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Congratulations are in order! I’m going to be a grandma. Every where I go these days I see young moms with babies and I want to peek at each little one and then share the good news – I’m going to be a grandma. I am the expectant one. Anticipation is high. They’re going to have a baby girl in April. I can hardly wait; other grandmas that I know say there’s nothing like it. Oh, just wait, they say. Lucky you! First one? You’re going to love it!! *Sigh* Did I say that I’m going to be a grandma? Congratulate me!

Now tell me how to navigate being a long distance grandma. I don’t want to be a long distance grandma. I don’t want to be thought of as the grandma who lives far away. I want to be a grandma that’s available at the drop of a hat. I want to take care of baby girl when her mommy has to go back to work. I want to be there for all those monumental firsts. I want to experience… I want… I want… Oh, I sound like a two-year-old. There are moments some day’s of an almost desperate sense of separation – of longing, loss and loneliness.

Most days I’m fine. It’s not like they moved away yesterday. It’s over ten years ago that younger daughter left home for her great adventure. Off she went – leaving all that was familiar here in Western Michigan to go to a university in Southern California. I thought she’d be back. But then, she got the job; and then, she met the guy. They’ve been married over five years now.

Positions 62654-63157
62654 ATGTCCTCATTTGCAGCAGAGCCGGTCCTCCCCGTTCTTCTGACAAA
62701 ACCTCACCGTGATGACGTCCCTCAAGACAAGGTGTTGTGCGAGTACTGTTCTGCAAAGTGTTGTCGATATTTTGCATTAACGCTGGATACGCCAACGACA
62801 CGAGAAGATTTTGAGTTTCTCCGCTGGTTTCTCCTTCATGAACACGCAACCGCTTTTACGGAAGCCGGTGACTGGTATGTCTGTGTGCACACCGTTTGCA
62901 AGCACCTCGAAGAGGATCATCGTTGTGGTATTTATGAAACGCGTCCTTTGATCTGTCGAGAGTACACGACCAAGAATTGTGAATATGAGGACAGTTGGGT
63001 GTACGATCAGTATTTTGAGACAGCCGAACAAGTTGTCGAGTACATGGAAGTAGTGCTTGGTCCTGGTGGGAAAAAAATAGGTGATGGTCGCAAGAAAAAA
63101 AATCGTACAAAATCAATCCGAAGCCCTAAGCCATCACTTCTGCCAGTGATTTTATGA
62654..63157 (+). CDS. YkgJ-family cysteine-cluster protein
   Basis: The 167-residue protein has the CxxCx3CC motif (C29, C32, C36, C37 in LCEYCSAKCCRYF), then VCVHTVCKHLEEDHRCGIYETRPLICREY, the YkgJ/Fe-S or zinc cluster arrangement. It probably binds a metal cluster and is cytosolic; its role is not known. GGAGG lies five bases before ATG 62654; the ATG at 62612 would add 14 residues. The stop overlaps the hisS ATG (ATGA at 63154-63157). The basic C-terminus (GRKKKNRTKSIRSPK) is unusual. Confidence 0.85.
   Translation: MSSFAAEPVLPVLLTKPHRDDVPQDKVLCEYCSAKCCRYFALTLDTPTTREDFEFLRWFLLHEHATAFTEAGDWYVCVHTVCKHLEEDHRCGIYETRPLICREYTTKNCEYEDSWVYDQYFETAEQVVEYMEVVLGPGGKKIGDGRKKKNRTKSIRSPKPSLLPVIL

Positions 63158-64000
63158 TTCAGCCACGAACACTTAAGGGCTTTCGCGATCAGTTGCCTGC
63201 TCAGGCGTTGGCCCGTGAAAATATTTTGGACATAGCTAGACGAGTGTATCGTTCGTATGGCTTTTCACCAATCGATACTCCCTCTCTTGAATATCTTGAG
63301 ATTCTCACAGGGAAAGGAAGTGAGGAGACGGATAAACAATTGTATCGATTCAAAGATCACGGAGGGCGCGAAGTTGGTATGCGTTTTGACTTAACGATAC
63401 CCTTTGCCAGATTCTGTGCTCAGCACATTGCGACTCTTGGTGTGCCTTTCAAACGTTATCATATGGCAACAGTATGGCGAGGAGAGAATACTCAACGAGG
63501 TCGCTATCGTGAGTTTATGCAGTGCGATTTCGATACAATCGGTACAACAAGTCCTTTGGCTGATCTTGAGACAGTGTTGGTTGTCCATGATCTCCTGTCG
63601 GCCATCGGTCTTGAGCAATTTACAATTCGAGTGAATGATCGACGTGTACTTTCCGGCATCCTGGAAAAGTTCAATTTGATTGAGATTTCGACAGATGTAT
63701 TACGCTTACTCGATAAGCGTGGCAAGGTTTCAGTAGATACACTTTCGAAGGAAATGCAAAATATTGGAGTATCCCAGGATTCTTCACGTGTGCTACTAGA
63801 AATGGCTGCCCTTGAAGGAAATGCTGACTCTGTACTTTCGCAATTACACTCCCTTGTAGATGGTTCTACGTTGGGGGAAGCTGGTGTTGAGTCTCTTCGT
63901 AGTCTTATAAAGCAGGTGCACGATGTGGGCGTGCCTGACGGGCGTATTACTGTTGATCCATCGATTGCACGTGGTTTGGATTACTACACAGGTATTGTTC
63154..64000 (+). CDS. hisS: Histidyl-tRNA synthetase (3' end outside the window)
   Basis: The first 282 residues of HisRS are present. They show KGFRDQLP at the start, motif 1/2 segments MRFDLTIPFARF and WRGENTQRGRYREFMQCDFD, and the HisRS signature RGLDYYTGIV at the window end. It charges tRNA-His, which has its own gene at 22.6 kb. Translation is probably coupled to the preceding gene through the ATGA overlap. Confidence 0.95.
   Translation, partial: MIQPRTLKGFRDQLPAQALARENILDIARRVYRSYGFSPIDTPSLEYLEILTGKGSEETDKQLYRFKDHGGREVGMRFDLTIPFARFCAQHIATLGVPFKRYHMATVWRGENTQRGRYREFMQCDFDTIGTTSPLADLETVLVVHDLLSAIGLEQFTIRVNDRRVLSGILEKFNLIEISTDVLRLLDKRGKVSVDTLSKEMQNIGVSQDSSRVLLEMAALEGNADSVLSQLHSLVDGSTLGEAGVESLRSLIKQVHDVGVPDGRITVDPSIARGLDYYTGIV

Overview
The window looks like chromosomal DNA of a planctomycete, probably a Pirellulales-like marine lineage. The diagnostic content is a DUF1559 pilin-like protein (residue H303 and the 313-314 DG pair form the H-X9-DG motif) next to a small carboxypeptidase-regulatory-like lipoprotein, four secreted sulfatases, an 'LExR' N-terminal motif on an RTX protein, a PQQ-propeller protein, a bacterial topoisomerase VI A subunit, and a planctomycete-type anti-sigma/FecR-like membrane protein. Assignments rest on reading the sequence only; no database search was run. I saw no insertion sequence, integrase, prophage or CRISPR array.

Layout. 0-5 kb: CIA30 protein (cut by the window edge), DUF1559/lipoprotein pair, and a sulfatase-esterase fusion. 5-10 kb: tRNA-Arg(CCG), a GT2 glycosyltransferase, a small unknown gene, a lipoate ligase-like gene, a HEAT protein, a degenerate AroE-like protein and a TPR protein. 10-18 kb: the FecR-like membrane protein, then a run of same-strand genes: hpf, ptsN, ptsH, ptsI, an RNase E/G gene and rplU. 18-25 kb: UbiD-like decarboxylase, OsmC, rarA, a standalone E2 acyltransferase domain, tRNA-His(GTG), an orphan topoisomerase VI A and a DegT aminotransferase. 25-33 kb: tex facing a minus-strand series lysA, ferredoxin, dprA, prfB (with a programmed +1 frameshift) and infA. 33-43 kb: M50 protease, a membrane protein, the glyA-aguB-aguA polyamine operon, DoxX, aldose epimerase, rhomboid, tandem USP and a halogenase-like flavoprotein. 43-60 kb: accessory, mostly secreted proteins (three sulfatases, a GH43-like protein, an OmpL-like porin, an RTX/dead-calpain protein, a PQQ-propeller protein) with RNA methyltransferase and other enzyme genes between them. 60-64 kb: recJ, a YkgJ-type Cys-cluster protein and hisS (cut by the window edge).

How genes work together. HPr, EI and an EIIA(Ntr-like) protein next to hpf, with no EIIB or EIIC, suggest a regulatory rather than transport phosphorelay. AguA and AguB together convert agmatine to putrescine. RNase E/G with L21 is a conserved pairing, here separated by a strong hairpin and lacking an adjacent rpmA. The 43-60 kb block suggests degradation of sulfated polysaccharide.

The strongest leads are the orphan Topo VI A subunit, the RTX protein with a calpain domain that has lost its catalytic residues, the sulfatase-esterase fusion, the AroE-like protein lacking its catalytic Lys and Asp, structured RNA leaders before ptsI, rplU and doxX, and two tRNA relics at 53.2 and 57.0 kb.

When her sister flew the coup to make a fresh start in Northern Florida, I was left decidedly as an empty nester. I couldn’t be more proud of both my girls. I’m truly happy for the life that is theirs. My girls are not coming home. They both live far, far away. People often say, “That must be hard.” Some days I must admit – it IS hard. Most days, though, there is a special grace that soothes my heart. On any given day when I miss them, I think of how we’ve been able to keep in touch. In fact, is it possible that we’re closer now than we ever were? When the geographical distance seems too great, I imagine how it was when children from past generations left home – never to be seen again after having moved to places far and away. Long distance telephone calls were reserved for strict emergencies. Other communication was relegated to snail mail – a delivery of old news. Today there’s ease in communication with free minutes and cell phones. Email. Facebook. Skype. Packages sent UPS. Special little notes sent in the mail. We’ve had a really good track record of cross country trips and have found a good rhythm of making it work. For this I’m beyond grateful!

But now that I’m going to be a grandma something has shifted in my perspective. Self compassion and self awareness invite me to process why I’m feeling deprived and despairing when this grandchild hasn’t even arrived on the scene yet.

What’s going on?

It’s the anticipated face to face moments that I’ll miss out on. The hoped for shared experiences that simply will not be. Precious memories with that teeny tiny new born seem to be waiting in some kind of vacuum.